YP Letters: Let's not push correct English grammar towards the exit

From: Ron Farley, Camblesforth, Near Selby.

Brexit remains the dominant political issue.

JOHN Howe (The Yorkshire Post, October 20) asks “When will newscasters, reporters and correspondents begin using accurate grammar and realise that we voted to leave the European Union, not ‘exit’?” Exit is a noun, not a verb.

Normally I am not one for nit-picking, but the first of the several English (and other language) dictionaries I opened to confirm my belief that he is wrong, backed up my suspicion.

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From: Mrs Margaret Whitaker, Harswell.

MANY thanks to John Howe for getting my brain cells going early in the day. It Brexit had read “BeLeave” we would have had a group of ‘BeLeavers’ and the Clergy (who might have heard the word but not seen the spelling) could well have complained. On the other hand that catchy song “I’m a believer” would have made a rousing anthem for folk of that persuasion.

Our family had trouble in the early sixties with another ‘Exit’ word used at Bristol Zoo. The children, then aged four and five, had an exciting morning following wood fingerposts to visit various animals. When lunchtime came, the adults were glad to see a sign ‘To the Egress’, so we hurried down that lane amid noisy wailing and tearful cries of “We want to see the Egress!” This move by their parents rankled for years afterwards.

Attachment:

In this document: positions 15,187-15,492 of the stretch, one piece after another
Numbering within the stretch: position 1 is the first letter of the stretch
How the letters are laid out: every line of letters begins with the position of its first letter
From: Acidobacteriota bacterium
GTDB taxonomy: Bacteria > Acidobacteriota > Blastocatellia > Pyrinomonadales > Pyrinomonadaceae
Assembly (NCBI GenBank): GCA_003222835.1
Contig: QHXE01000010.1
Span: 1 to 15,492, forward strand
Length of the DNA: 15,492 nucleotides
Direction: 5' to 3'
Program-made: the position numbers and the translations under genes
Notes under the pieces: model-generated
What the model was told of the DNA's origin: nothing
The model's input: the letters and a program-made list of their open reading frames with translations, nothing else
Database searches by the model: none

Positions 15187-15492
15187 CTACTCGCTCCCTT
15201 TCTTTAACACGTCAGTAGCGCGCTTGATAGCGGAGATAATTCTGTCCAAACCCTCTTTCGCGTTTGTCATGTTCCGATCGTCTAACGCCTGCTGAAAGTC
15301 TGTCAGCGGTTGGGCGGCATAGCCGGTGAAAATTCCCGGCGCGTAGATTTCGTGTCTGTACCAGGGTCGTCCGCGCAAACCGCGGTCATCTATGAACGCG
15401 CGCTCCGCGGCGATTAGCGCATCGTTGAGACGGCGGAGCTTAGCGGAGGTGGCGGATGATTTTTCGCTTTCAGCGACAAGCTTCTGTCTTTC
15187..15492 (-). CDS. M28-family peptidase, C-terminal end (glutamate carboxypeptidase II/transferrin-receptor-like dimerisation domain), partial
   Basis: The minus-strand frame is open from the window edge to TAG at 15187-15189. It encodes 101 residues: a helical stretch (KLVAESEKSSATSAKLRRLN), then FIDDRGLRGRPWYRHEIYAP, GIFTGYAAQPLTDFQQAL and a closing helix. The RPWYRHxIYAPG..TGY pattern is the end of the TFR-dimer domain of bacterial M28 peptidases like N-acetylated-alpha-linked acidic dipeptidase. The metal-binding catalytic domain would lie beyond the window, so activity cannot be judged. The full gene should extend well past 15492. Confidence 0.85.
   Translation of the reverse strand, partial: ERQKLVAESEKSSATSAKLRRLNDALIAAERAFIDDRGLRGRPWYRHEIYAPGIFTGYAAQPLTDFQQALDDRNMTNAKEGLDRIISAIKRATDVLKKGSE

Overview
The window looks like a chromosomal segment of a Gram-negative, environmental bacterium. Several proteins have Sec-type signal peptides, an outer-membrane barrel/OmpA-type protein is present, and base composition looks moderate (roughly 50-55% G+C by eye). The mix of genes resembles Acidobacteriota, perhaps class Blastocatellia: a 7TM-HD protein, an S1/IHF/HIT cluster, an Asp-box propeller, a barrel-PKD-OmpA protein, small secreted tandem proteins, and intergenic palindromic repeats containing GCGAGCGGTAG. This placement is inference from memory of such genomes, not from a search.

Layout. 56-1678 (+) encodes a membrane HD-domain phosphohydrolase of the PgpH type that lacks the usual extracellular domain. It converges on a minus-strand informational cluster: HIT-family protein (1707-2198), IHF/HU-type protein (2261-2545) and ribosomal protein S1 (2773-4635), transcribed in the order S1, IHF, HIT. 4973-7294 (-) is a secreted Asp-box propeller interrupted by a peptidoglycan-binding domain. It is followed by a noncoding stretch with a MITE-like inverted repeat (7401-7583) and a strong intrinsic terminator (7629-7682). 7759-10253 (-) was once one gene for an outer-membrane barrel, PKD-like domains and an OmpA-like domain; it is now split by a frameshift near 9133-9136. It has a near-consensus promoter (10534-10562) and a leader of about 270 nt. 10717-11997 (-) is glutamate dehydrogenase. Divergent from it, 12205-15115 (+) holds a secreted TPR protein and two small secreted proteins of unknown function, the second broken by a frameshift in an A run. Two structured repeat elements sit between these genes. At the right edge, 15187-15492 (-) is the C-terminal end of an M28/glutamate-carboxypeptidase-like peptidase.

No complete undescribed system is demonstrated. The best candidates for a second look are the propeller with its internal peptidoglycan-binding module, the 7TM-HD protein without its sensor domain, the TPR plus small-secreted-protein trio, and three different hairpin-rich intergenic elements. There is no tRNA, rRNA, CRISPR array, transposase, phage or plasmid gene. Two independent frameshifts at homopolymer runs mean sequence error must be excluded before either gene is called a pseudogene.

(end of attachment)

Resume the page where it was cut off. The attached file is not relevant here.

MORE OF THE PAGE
From: Arthur Quarmby, Underhill, Holme.

IT seems that the member states do not believe that Britain will ever leave the EU.

They believe that relentless bad news (real or imagined) about Brexit, especially from the Remainers within Britain, will enable our Establishment to overrule the referendum result and lock us in forever to the appalling German Empire of Europe.

From: B Murray, Halifax Road, Grenoside, Sheffield.

THE referendum was a big mistake – one vote could have meant we stay in, or leave, the European Union.

There should have been a third option: ‘To stay in the Union with reforms’.

In other countries, a vote of this magnitude would need a two-thirds majority.

From: Dick Spreadbury, Liversedge.

THE Conservatives were elected on a manifesto which promised a referendum. They delivered this, and are now abiding by the result.